In the world of creating a work of art out of small versions of trees, these men are a big deal.
Two of the world's most renowned bonsai masters, bringing with them decades of expertise and skill, have come to Canberra to pass on their craft.
Japanese master Kunio Kobayashi and American expert Ryan Neil led Canberrans through hands-on workshops as part of a weekend-long event at the National Arboretum.
It's just the second time in Mr Kobayashi's more than 40-year career that he has visited Australia.
Regarded as one of the best in the world, the Japanese artist is the founder and owner of the Shunkaen Bonsai Museum in Tokyo, and has apprenticed more than 200 artists.
Mr Kobayashi said he first started practicing the art form in his late 20s.
"I got into bonsai because they represent life, and they live such long lives," he told The Canberra Times.
"I started out trying to make pretty things, but since then I've changed from trying to make pretty things to making things that are unique and distinctive."
The Japanese master came to Canberra after being invited by a former student, who is now at the Arboretum, which also has Australia's national bonsai collection.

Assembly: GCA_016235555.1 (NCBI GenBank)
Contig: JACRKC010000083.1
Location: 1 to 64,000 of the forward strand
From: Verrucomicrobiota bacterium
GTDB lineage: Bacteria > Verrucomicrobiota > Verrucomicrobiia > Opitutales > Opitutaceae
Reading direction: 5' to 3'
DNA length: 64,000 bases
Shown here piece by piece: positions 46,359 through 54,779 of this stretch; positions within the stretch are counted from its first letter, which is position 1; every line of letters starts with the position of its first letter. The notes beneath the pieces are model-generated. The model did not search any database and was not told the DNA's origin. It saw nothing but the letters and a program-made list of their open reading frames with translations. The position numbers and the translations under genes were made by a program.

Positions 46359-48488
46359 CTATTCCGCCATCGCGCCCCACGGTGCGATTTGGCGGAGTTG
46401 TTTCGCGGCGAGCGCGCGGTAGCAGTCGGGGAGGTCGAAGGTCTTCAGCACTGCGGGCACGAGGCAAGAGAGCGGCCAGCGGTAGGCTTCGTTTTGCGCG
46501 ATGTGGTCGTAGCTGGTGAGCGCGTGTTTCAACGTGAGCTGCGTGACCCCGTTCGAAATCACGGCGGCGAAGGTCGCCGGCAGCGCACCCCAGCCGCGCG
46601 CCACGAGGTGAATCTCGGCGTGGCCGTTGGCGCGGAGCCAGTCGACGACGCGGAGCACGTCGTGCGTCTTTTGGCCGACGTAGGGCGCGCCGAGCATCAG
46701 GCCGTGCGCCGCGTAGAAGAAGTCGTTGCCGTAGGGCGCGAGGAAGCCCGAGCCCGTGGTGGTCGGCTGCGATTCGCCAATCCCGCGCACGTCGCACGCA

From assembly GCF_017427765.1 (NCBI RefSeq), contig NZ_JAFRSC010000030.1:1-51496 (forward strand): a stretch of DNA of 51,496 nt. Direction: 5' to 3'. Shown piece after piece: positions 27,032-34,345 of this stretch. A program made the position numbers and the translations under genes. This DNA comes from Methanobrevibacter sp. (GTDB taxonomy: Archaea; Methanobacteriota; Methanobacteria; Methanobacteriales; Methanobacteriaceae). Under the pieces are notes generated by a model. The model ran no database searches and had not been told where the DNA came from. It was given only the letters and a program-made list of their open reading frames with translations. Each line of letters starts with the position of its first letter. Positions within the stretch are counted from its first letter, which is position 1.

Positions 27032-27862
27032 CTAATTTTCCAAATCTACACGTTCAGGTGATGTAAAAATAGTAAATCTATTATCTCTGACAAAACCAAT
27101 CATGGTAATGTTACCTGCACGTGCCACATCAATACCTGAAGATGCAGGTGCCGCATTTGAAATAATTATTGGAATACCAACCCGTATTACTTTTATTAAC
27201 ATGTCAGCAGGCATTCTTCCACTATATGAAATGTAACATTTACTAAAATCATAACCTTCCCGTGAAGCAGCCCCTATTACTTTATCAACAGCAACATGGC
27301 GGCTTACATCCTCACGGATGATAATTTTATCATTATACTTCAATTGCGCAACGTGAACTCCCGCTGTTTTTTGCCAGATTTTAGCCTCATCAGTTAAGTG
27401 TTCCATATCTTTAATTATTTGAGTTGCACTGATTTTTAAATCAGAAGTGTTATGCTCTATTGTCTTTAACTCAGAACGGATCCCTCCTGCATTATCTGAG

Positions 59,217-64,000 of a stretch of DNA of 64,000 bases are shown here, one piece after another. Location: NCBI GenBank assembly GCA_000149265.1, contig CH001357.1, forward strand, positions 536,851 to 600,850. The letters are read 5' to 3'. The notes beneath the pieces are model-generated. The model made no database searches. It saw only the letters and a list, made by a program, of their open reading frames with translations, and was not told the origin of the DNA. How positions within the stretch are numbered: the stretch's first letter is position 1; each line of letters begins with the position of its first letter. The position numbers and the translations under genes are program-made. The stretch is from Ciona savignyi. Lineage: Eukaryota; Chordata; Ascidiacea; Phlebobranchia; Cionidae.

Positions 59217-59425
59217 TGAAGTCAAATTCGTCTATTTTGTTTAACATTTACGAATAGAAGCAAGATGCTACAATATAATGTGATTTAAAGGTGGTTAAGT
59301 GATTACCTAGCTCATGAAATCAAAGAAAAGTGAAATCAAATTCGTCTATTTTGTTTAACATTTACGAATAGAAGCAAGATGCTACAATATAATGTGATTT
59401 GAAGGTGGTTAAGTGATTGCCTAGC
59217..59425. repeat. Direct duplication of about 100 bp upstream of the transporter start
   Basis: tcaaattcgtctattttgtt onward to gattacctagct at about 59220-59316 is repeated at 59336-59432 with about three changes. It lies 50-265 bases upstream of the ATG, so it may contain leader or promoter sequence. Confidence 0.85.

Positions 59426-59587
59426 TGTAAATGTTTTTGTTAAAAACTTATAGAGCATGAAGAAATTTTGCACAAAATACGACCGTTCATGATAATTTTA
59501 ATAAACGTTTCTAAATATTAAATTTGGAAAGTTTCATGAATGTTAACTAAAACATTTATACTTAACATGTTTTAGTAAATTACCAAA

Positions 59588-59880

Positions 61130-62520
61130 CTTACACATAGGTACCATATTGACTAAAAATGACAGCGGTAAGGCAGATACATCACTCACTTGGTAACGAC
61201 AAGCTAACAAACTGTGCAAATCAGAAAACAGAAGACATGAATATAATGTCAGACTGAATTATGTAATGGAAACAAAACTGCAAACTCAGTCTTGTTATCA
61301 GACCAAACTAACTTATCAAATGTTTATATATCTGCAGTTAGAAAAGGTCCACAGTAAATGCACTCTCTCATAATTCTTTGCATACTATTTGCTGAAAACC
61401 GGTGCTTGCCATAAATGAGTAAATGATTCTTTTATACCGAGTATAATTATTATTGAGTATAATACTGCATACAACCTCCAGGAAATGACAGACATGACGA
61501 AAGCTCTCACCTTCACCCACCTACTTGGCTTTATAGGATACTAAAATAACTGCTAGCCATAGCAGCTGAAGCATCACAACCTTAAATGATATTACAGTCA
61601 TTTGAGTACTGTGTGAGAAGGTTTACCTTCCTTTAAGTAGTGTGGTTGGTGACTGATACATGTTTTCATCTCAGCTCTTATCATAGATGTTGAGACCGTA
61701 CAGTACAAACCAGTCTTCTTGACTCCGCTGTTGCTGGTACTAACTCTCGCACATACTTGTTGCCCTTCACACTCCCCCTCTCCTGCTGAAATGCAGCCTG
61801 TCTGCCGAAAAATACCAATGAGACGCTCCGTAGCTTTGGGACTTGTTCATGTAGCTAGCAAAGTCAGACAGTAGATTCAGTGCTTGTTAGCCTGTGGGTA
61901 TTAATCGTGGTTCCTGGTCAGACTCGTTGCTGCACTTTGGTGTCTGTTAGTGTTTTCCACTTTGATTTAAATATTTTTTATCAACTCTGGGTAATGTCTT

Mr Kobayashi said patience was the key in helping to shape the bonsai, with some taking decades to form, and says he tries to pass on other techniques.
"I wanted to help teach techniques, but also to help develop a sense of what's beautiful," he said.
"More than anything, I wanted to make sure the students were able to understand the characteristics of the tree that will help bring the bonsai to life."
While Mr Kobayshi focuses on the traditional techniques of the art form, as it grows in popularity across the globe, bonsai is now being applied to other species of trees found in other parts of the world.
Ryan Neil's obsession with bonsai from a young age now sees him apply the ancient art form to North American trees, as well as Australian native species.
"Being in Australia, you're working on Australian materials while surrounded by the Australian landscape," Mr Neil said.
"We're now seeing what the technique of bonsai looks like to non-Japanese species and trees in regions outside of Japan, and we're seeing that in Australia with the eucalyptus and tea trees."
Mr Neil's fascination with bonsai started from an early age, after seeing bonsai trees at a local fair. He went on to study bonsai further in Japan for six years, and said while much of the education focuses on styling the tree, tree health was just as as important.
"There's a number of ways to start, you can either grow it from seeds, or get a cutting or go to a nursery and find tube stock, but the paramount thing is to achieve health in the tree," he said.